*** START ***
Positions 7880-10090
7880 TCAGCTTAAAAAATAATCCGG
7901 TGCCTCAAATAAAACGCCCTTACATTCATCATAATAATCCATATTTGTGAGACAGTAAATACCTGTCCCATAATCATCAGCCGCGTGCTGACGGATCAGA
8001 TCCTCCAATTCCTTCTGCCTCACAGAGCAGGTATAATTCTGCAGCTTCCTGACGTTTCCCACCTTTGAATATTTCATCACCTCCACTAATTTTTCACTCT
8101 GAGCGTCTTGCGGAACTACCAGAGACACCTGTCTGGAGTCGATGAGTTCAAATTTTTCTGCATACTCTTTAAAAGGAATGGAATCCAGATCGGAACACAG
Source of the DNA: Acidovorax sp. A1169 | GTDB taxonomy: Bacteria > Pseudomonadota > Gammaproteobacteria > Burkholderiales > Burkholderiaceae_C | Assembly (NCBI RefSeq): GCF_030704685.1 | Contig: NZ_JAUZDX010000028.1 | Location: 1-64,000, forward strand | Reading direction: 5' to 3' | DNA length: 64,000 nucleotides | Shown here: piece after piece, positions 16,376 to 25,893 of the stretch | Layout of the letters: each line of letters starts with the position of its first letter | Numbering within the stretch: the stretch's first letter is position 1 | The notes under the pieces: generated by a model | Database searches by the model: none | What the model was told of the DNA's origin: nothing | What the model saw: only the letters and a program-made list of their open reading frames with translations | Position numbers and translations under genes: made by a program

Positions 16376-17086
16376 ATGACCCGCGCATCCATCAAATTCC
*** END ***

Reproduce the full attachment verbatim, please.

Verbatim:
Positions 7880-10090
7880 TCAGCTTAAAAAATAATCCGG
7901 TGCCTCAAATAAAACGCCCTTACATTCATCATAATAATCCATATTTGTGAGACAGTAAATACCTGTCCCATAATCATCAGCCGCGTGCTGACGGATCAGA
8001 TCCTCCAATTCCTTCTGCCTCACAGAGCAGGTATAATTCTGCAGCTTCCTGACGTTTCCCACCTTTGAATATTTCATCACCTCCACTAATTTTTCACTCT
8101 GAGCGTCTTGCGGAACTACCAGAGACACCTGTCTGGAGTCGATGAGTTCAAATTTTTCTGCATACTCTTTAAAAGGAATGGAATCCAGATCGGAACACAG
Source of the DNA: Acidovorax sp. A1169 | GTDB taxonomy: Bacteria > Pseudomonadota > Gammaproteobacteria > Burkholderiales > Burkholderiaceae_C | Assembly (NCBI RefSeq): GCF_030704685.1 | Contig: NZ_JAUZDX010000028.1 | Location: 1-64,000, forward strand | Reading direction: 5' to 3' | DNA length: 64,000 nucleotides | Shown here: piece after piece, positions 16,376 to 25,893 of the stretch | Layout of the letters: each line of letters starts with the position of its first letter | Numbering within the stretch: the stretch's first letter is position 1 | The notes under the pieces: generated by a model | Database searches by the model: none | What the model was told of the DNA's origin: nothing | What the model saw: only the letters and a program-made list of their open reading frames with translations | Position numbers and translations under genes: made by a program

Positions 16376-17086
16376 ATGACCCGCGCATCCATCAAATTCC